Joh ran the state well. We were the only state with a free hospital system, he was the first to do away with inheritance tax, ran a low tax state generally and the only gambling tax was the state run Golden Casket. He was the prime mover to get mines and power stations going to power metal refineries. SA has as much minerals as Qld but they have never had someone to enable development of the mines.

        Joh took a couple of favours from Theiss but his big problem was being blind to his corrupt ministers. BTW being young at the time I disliked him. It is only when I have seen pathetic, incompetent state governments come and go that I have learned to appreciate him.

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  • #
    TdeF

    At ANU we see the unreasoning hatred of anything conservative, British, white, rational, Christian from the ancient Greek philosphers to Winston Churchill. Courses in such evil ideas are banned to preserve academic independence? The centre for Islamic studies funded with millions from Iran, Turkey and the Emirates is quite acceptable.

    So the student Union idea of diversity is shutting out the entire of Western history, economy, philosophy and simultaneously glorifying everything else.

    Such extremists have included CO2, carbon dioxide as one of the passionate hates, commonly called ‘emissions’ as in dangerous emissions or pollution. So the stuff of life is now pollution. All life on earth is now pollution.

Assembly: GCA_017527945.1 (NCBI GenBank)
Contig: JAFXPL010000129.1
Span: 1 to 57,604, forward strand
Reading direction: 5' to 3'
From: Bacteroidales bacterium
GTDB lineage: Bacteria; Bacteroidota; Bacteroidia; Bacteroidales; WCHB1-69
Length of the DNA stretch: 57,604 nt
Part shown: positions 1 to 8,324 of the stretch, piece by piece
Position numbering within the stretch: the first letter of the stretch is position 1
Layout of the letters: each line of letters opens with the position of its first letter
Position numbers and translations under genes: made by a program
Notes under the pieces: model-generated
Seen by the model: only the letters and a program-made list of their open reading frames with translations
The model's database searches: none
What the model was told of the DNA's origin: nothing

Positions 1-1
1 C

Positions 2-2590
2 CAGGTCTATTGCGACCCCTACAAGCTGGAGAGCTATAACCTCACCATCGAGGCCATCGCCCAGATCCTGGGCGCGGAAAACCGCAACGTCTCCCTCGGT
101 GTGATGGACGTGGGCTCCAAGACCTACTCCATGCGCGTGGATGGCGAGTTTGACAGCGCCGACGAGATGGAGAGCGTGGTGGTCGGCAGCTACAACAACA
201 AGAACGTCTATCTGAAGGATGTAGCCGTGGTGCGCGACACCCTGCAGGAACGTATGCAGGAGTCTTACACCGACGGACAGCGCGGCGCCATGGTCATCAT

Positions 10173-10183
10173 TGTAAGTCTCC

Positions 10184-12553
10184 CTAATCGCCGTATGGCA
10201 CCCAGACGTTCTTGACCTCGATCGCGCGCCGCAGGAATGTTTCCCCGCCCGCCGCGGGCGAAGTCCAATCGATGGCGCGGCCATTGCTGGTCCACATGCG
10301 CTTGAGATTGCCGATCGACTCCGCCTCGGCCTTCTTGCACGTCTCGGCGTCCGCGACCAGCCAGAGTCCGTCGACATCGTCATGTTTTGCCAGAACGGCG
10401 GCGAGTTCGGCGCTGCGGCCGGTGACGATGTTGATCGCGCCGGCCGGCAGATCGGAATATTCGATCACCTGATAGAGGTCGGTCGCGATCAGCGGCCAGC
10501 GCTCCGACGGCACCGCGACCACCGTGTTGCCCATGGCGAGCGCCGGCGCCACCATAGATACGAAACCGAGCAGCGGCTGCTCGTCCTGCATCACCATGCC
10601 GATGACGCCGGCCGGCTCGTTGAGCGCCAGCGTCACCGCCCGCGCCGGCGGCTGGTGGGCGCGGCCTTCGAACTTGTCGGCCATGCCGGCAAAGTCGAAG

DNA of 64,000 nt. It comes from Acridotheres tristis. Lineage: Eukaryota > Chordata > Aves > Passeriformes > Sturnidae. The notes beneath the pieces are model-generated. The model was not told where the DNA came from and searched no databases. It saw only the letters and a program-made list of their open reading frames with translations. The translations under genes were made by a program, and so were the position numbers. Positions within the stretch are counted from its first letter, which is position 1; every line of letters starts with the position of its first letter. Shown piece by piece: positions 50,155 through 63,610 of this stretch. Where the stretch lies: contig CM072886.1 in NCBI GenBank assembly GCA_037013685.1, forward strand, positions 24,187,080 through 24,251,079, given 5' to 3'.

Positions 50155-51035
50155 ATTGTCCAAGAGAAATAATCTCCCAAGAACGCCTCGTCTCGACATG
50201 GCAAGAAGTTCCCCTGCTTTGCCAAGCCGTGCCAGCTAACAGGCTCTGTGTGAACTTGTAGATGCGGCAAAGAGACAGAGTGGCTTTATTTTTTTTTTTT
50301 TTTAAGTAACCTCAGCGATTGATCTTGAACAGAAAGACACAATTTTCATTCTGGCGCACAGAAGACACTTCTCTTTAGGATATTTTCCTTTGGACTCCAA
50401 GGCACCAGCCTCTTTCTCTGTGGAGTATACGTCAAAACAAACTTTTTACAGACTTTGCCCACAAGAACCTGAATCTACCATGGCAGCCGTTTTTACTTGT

This brainwashing is reflected in the Australian newspaper this morning with an article by a Uranium miner on the new modular truck sized nuclear power stations, 57Mwatt delivered on a truck. 10 of them for 57Mwatt for 570Mwatt and costing $3Billion.

    However the absurd part is when he closes with the argument that nuclear is ‘emissions free’.
    So how bad is the anti CO2 brainwashing when ordinary people use and accept the argument that nuclear radiation is emissions free?

    The extreme left has decided to focus on coal now, having won the battle against Nuclear which is illegal in Australia. So is exploring for gas or opening a new coal mine. It is fascinating to see how the left says nothing about our increasing dependence on imported diesel generators, diesel cars and diesel itself. Apparently NO2, nitrous oxide is not polluting. However the nuclear, gas, petrol, diesel proponents are at least thrilled that only coal is being punished. They know they will be next when the petrol carbon tax returns.

    51

  • #
    TdeF

    At ANU we see the unreasoning hatred of anything conservative, British, white, rational, Christian from the ancient Greek philosphers to Winston Churchill. Courses in such evil ideas are banned to preserve academic independence? The centre for Isl*mic studies funded with millions from Iran, Turkey and the Emirates is quite acceptable.